On Monday I posted a picture of a slice of this cake accompanying my Kindle featuring my then current read The Baron of Magister Valley by Steven Brust, so I thought I’d share my ratio recipe for the lemon meringue pie.
If you give me a choice between cake and pie, I’ll almost always pick cake. For whatever reason, pie is not one of my favorite things. Once in a while I crave a chocolate pie or, if it’s the fall, I’ll opt for one or two pumpkin pies. Very rarely will I pick a lemon meringue pie, though I would agree they’re quite tasty, especially if you like lemons. So, I was quite shocked when the idea of lemon meringue as cake popped into my head.
A lemon meringue pie is usually a lemon custard or pudding with a baked meringue topping. I love the sweet-tartiness of the lemon and the soft, barely there meringue. Now, my husband’s favorite frosting is an Italian meringue, so I thought “why not?” when I discovered I had three egg yolks sitting around, waiting to be made into a delicious lemon custard. Felt like the perfect time.
In lieu of the crust, I made a yellow cake. The lemon came into play as a lemon custard, not too sweet and not too tart, and just thick enough to not run off the bottom layer. The meringue, of course, was the Italian meringue frosting.
Here’s how I made it, using nothing by ratios.
The Yellow Cake
113 grams butter
226 grams granulated sugar
1 teaspoon vanilla extract
226 grams flour
1 teaspoon baking powder
100 grams milk
As a ratio baker, I used the high ratio cake ratio of 1:1:2:2:1, egg to fat to flour to sugar to liquid. This just means my egg, fat, and liquid all weigh about the same (hint: 2 eggs weigh about the same as a stick of butter) and that my sugar and flour likewise weighed the same, but twice as much as the egg. I used eggs, butter, flour, granulated sugar, and milk, though you can swap out any of them to match your preferences.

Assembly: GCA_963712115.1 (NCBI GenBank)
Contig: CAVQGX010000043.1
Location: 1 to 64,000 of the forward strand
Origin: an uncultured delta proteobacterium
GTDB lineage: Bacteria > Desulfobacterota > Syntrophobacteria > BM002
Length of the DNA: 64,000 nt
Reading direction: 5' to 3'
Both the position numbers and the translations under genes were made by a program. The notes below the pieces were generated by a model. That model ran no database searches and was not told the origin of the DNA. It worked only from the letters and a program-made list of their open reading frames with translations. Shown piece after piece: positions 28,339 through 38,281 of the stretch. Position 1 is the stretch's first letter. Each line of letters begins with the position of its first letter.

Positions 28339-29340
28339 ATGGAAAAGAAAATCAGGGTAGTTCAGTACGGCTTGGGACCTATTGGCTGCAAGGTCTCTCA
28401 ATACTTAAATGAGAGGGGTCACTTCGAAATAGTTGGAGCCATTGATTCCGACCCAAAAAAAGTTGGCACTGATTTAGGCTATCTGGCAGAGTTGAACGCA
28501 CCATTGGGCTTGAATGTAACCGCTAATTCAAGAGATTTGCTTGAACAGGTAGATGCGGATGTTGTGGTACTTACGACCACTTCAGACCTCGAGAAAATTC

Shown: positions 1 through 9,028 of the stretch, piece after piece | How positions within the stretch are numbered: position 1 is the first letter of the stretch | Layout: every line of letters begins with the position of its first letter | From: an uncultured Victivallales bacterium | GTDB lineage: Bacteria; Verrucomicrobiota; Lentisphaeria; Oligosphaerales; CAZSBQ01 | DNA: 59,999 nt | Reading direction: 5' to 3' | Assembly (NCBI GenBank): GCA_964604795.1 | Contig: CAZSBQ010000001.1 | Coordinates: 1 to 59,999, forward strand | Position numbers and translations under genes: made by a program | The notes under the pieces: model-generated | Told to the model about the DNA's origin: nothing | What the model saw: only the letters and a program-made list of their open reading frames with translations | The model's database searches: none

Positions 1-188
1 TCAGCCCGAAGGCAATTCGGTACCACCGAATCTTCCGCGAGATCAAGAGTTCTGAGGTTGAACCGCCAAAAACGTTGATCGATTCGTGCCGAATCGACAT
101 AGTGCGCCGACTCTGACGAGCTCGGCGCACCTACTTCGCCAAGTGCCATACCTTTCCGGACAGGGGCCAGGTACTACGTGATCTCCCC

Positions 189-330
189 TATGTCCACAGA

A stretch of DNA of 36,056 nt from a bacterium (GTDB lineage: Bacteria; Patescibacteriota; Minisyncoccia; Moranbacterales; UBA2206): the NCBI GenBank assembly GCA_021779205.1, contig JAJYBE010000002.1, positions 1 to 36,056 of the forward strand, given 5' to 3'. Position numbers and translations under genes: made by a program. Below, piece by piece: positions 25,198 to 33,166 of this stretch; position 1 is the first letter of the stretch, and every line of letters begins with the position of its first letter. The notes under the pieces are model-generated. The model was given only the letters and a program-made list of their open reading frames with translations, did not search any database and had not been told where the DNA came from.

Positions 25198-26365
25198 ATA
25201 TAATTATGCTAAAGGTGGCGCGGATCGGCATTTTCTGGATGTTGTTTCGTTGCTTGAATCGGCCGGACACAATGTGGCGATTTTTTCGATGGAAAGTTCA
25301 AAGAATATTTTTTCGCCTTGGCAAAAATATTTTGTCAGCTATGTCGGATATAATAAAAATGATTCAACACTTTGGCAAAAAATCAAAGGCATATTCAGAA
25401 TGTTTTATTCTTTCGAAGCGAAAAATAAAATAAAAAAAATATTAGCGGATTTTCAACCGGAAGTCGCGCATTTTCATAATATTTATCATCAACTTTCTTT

To mix the cake, cream the butter and sugar. Then add the eggs and some vanilla extract. Add about a teaspoon of baking powder to the flour and then alternately add the flour and milk to the batter. Finally, divide the batter between 2 pans. I used two 8 inch round pans.
Bake at 350 degrees for about 20 minutes.
The Lemon Custard
the weight of 5 egg yolks, approximately 150 grams
300 grams milk
zest of one lemon
1/4 cup granulated sugar
For the filling, I used the custard ratio of 2:1 dairy to eggs. My dairy was milk, and I weighed it out so it weighed twice as much as the egg yolks I had lying around plus two extra yolks (the whites of which went into the meringue frosting). I added both to a mixing bowl set over a pot of boiling water, as well as zest from one lemon and about a quarter cup of sugar.
It took probably about 10 minutes or so for my custard to become thick enough to make me happy. Some custards can be more on the liquid side, which doesn’t require as much cooking, but I needed something to withstand the weight of a cake, so I made mine as thick as I was patient for. All that means is I waited until I could gently slosh some against the side of the mixing bowl, draw a line in it using my wooden spoon, and wait a couple of seconds for it to close. Then I removed the bowl from the heat (careful, it’ll be hot!) and stirred in some lemon extract.